I’ve been using it ever since in the first sense, listed above – to join two related sentences or clauses that I don’t actually want to make into single, long sentences. Like a new toy, I’m sure I abused it at first; I inserted two or three into every e-mail.

  4. Polly says:

    There’s that “moderation” comment again! This is really weird. Am I the only one this is happening to? …to whom this is happening?

  5. Jared says:

    I hope the semicolon doesn’t fall out of common English use; I like it a lot. Besides, according tomy college English teacher, some words require it, such as in the sentence “She didn’t like him; however, she knew he liked her.” You can do without it by splitting the sentence in two where the semicolon comes in, but it’s a little bit clumsier. There’s nothing wrong with making a sentence long and mellifluous provided it doesn’t run on and on.

  6. AR says:

    @ Benjamin. On Wikipedia, there is a whole list of topics on puntuation including how the symbols look and how they are used in various languages and scripts.

  7. Ben L. says:

    Ughh! I confess the “however” semicolon vs. comma dilemma has me stumped. I believe simply using a comma before the however is passable, particularly in simpler sentences where the lack of punctuation after “however” doesn’t jar the reader (e.g. Your account is in our records, however you can’t access it online yet.)

    In more complicated sentences, however, more puctuation seems necessary (e.g. The size, weight, and texture of melons all play an important role in their selection; however, given the current weather, such melon-picking pickiness is in danger of being thrown out with last year’s rinds.)

    My old Prentice-Hall grammar offers no exception for the former example, however, prescribing semicolons all “conjunctive adverbs” (e.g. “however”).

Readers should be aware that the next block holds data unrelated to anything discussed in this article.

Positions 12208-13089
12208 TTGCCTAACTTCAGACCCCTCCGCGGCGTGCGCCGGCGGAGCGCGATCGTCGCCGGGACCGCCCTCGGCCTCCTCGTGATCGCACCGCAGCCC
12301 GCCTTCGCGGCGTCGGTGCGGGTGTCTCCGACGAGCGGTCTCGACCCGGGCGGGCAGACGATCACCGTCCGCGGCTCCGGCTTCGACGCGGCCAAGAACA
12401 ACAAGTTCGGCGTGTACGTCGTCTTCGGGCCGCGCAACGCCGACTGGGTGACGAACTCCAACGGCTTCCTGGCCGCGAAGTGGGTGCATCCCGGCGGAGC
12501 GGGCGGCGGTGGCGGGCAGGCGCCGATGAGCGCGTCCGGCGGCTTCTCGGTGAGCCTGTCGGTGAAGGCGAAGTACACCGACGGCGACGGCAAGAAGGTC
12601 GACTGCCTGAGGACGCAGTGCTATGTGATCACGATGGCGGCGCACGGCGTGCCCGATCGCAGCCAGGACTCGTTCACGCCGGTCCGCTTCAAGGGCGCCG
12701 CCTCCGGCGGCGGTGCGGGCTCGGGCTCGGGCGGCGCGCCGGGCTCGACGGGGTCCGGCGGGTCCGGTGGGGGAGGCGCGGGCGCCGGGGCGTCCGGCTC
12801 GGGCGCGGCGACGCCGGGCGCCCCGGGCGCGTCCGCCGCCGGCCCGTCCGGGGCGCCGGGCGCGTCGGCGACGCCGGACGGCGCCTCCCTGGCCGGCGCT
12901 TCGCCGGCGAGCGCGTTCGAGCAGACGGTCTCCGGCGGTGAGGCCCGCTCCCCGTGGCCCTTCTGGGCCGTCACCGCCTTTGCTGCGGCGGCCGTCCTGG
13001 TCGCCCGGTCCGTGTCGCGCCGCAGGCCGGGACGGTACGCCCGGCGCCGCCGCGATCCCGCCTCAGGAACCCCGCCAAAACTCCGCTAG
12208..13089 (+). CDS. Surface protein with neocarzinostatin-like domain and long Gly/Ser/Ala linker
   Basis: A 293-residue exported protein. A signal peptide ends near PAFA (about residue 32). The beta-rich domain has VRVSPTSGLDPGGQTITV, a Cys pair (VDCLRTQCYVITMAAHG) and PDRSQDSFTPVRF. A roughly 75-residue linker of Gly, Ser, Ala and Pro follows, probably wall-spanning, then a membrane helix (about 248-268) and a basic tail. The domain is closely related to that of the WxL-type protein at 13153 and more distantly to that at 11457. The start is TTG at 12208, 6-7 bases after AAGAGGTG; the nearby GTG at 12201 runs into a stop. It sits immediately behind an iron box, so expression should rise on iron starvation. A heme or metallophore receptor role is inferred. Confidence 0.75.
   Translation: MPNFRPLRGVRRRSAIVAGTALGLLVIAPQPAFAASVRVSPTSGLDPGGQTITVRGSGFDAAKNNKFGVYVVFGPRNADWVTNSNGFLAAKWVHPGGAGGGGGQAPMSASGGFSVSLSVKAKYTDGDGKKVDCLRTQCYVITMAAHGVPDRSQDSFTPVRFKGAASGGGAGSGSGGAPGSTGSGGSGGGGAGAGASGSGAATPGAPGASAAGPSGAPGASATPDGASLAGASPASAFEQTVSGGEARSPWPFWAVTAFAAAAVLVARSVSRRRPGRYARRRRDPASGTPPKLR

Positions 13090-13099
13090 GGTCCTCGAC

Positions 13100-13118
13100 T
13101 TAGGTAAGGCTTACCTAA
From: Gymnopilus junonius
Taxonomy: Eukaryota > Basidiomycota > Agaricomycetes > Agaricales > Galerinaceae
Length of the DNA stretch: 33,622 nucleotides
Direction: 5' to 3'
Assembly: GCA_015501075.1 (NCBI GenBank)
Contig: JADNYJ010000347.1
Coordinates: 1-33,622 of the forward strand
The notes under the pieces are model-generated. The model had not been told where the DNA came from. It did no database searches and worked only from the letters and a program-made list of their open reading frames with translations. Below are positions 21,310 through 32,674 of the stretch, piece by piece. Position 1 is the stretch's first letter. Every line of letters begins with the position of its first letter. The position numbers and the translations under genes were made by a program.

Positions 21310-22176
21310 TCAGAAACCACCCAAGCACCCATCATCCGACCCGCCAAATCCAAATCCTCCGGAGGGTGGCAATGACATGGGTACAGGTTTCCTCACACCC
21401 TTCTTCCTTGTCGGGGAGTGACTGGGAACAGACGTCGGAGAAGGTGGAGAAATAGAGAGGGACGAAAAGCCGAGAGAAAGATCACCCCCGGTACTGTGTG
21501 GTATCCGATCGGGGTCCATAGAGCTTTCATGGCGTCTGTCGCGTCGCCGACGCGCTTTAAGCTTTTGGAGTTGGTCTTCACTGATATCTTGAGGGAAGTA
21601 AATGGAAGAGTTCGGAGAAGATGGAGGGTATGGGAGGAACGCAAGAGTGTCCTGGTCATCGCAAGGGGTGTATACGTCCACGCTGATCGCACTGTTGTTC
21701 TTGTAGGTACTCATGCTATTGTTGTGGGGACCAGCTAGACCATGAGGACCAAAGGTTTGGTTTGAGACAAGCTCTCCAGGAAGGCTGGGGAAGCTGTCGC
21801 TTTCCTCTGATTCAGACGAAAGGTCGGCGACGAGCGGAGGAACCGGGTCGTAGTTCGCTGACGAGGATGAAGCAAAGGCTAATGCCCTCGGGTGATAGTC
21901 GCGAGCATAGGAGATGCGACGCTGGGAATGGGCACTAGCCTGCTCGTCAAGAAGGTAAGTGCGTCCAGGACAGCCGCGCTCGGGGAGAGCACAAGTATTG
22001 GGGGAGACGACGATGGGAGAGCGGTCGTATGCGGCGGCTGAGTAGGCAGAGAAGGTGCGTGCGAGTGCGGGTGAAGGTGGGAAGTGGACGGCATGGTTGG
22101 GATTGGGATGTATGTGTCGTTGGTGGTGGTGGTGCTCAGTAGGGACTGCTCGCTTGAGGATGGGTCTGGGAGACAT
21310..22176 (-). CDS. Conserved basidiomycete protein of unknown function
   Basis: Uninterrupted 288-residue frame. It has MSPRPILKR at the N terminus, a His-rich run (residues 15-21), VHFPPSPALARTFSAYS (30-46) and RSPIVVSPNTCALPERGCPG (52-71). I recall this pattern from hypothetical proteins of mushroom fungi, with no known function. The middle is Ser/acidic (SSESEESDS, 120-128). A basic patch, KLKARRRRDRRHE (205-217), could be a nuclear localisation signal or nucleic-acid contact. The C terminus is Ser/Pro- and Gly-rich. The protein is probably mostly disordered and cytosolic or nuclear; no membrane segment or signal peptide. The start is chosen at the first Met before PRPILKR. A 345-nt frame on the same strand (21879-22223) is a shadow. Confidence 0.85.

8. Simon says:

    Polly – the spam filter isn’t targetting you specifically; it’s just picking up on certain key words you’re using (I’m not sure which ones).

  9. SamD says:

    @ Ben L.

    It sounds like the question would be how complicated a sentence has to be to become complicated. If truly complicated or long sentences are involved, a sentence might be easier to follow separated into two or more complete sentences.

  10. Polly says:

    I remember a movie or show in which a character was involved in the study of Shakespeare’s use of the semicolon. I don’t know if that idea was taken from real life. I didn’t even notice Shakespeare USED semicolons. ;)Not surprisingly, the character was portrayed as a real bore. I think he was played by Carey Elwes.

    SIMON – I know; I’ve looked at my posts to find a pattern; no pattern is apparent.

    Is it ever proper to use more than one semicolon in a sentence as a conjuction?

  11. Jared says:

    Polly- I think a sentence that requires that many semicolons is probably a run-on sentence and should be sliced down into smaller ones. In language, there’s a point where complexity stops making one look smart and starts making one look dumb. I THINK (I’m not sure) that one semicolon is enough.